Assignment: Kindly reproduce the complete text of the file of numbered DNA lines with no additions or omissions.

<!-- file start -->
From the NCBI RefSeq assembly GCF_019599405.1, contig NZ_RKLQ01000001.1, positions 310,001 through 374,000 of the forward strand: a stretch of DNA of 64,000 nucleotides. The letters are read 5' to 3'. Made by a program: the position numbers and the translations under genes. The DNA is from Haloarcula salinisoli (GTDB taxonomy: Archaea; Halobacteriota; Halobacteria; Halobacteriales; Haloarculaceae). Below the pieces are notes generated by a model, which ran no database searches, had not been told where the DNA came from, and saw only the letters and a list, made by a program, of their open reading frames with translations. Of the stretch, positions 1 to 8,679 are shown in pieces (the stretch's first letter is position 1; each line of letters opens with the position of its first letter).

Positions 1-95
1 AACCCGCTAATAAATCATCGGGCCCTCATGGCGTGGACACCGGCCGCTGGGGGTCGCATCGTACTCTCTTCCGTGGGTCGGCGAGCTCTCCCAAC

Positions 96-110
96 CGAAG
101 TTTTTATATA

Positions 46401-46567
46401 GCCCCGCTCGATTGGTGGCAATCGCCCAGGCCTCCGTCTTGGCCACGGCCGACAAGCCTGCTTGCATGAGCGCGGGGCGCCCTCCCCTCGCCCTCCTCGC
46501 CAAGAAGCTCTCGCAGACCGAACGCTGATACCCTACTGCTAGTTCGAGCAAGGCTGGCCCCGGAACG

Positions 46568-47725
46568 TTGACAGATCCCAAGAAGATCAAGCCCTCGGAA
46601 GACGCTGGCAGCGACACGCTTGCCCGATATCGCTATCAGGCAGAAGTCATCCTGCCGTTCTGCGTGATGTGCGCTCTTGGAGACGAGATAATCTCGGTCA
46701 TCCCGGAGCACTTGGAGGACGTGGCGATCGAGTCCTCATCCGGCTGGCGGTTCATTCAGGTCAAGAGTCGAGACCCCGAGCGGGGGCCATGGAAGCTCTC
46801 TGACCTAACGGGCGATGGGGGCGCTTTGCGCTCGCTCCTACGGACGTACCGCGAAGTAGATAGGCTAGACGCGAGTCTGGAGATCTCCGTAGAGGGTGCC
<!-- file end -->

From the NCBI RefSeq assembly GCF_019599405.1, contig NZ_RKLQ01000001.1, positions 310,001 through 374,000 of the forward strand: a stretch of DNA of 64,000 nucleotides. The letters are read 5' to 3'. Made by a program: the position numbers and the translations under genes. The DNA is from Haloarcula salinisoli (GTDB taxonomy: Archaea; Halobacteriota; Halobacteria; Halobacteriales; Haloarculaceae). Below the pieces are notes generated by a model, which ran no database searches, had not been told where the DNA came from, and saw only the letters and a list, made by a program, of their open reading frames with translations. Of the stretch, positions 1 to 8,679 are shown in pieces (the stretch's first letter is position 1; each line of letters opens with the position of its first letter).

Positions 1-95
1 AACCCGCTAATAAATCATCGGGCCCTCATGGCGTGGACACCGGCCGCTGGGGGTCGCATCGTACTCTCTTCCGTGGGTCGGCGAGCTCTCCCAAC

Positions 96-110
96 CGAAG
101 TTTTTATATA

Positions 46401-46567
46401 GCCCCGCTCGATTGGTGGCAATCGCCCAGGCCTCCGTCTTGGCCACGGCCGACAAGCCTGCTTGCATGAGCGCGGGGCGCCCTCCCCTCGCCCTCCTCGC
46501 CAAGAAGCTCTCGCAGACCGAACGCTGATACCCTACTGCTAGTTCGAGCAAGGCTGGCCCCGGAACG

Positions 46568-47725
46568 TTGACAGATCCCAAGAAGATCAAGCCCTCGGAA
46601 GACGCTGGCAGCGACACGCTTGCCCGATATCGCTATCAGGCAGAAGTCATCCTGCCGTTCTGCGTGATGTGCGCTCTTGGAGACGAGATAATCTCGGTCA
46701 TCCCGGAGCACTTGGAGGACGTGGCGATCGAGTCCTCATCCGGCTGGCGGTTCATTCAGGTCAAGAGTCGAGACCCCGAGCGGGGGCCATGGAAGCTCTC
46801 TGACCTAACGGGCGATGGGGGCGCTTTGCGCTCGCTCCTACGGACGTACCGCGAAGTAGATAGGCTAGACGCGAGTCTGGAGATCTCCGTAGAGGGTGCC